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Another Voice: Raising the Social Security retirement age hurts those with low incomes

By Jeffrey Freedman

It is becoming increasingly clear that life expectancy is directly related to income. A study in the Journal of the American Medical Association shows that, in general, higher-income males live 15 years longer than low-income males, and higher-income women live 10 years longer than their low-income peers.

Clearly this is going to effect Social Security, particularly if Congress raises the retirement age.

The benefit structure of Social Security is intended to redistribute wealth by providing lower-income workers higher benefits in proportion to their earnings than higher-income earners. Unintentionally, however, it benefits those who live longer (the wealthy) because they receive benefits for more years.

An additional effect is that as workers age, they are more likely to become disabled to the extent they can no longer work. These workers turn to Social Security Disability Insurance (SSDI), to give them a base income until they reach retirement age.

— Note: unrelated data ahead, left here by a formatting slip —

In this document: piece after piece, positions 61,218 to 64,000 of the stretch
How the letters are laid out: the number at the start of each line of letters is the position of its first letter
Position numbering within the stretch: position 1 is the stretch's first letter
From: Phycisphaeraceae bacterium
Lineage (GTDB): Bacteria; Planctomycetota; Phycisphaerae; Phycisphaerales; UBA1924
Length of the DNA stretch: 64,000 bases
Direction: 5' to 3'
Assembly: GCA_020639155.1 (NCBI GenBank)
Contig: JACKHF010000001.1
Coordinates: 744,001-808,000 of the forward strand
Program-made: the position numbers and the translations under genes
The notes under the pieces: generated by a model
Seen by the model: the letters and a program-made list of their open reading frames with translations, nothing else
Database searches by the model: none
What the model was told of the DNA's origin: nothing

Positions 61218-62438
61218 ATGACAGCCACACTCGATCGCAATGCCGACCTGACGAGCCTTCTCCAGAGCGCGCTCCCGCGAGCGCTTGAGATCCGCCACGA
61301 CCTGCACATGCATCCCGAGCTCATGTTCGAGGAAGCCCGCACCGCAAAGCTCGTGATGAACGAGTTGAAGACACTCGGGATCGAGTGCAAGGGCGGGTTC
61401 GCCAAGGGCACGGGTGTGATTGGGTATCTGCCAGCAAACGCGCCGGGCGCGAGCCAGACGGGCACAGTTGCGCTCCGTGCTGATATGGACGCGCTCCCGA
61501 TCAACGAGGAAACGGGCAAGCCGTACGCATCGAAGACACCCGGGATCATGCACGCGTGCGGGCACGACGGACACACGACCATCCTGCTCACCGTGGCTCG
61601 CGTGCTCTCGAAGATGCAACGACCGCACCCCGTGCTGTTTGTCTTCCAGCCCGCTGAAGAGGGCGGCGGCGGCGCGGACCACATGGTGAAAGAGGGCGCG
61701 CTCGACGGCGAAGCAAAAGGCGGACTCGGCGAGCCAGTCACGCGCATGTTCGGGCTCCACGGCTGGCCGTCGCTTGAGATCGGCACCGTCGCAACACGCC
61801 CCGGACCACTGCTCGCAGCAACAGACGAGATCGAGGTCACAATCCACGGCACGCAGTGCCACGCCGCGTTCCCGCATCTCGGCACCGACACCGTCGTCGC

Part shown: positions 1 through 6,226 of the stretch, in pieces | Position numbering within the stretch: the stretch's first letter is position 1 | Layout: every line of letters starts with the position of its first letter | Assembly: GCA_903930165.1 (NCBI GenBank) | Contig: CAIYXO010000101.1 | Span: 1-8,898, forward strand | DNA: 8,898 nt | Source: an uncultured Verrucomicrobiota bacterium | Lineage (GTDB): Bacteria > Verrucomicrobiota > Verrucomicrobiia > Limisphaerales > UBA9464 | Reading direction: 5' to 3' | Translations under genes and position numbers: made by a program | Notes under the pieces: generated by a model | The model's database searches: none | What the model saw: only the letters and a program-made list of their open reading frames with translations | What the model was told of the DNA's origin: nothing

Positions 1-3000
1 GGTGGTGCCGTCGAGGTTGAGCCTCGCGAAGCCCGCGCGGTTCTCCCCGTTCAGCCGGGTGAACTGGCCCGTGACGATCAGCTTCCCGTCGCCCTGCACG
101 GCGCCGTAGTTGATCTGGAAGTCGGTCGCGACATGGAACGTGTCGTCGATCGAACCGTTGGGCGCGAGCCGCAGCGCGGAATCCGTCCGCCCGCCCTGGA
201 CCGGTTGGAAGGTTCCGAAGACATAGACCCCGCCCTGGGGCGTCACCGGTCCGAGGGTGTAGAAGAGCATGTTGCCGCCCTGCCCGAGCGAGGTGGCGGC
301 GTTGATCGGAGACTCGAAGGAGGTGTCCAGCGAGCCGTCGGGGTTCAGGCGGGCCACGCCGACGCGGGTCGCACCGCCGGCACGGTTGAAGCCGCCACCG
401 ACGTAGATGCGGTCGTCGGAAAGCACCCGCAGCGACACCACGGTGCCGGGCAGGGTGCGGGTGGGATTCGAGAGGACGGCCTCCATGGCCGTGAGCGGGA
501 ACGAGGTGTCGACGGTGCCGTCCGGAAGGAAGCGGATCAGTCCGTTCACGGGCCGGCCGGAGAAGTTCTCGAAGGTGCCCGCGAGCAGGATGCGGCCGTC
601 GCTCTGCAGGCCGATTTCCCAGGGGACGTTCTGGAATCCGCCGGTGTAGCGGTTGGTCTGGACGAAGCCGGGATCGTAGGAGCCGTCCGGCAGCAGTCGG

Disability rates double from ages 40 to 50, and again from ages 50 to 60. SSDI recipients cannot move to Social Security retirement until they reach full retirement age, so historically we have seen increasing the retirement age means that workers who should be receiving retirement benefits stay on SSDI longer.

For example, in 1983 Congress raised the age for collecting full retirement from 65 to 66 for those born from 1943 to 1956, and to 67 for those born in 1960 or later. By 2011, there were 400,000 people ages 65 to 66 who should have moved to Social Security retirement, but who continued to receive SSDI benefits because they were too disabled to work and too young to retire.

Raising the retirement age doesn’t kick the can down the road – a favored tactic of Republicans – it kicks the can into another road that runs parallel to the current road. The problem is still there, but it’s impacting the Social Security Disability trust fund instead of the Social Security retirement fund.

Typically, when one of these funds runs low, Congress shifts money from the richer fund into the one that’s short – like taking money out of your right-hand pocket and putting it into your left.

Currently, there is a backlog of 1 million SSDI claimants waiting for a decision on their benefits. If retirement benefits are not available until workers are 70 years old, this backlog is only going to grow; while the rich become richer, and the poor become poorer.

Jeffrey Freedman serves on the New York State Bar Association Disabilities Committee, is former chairman of the Erie County Bar Association Disability Committee, and is a sustaining member of the National Organization of Social Security Claimants Representatives. Freedman has fought for the rights of the disabled since 1977.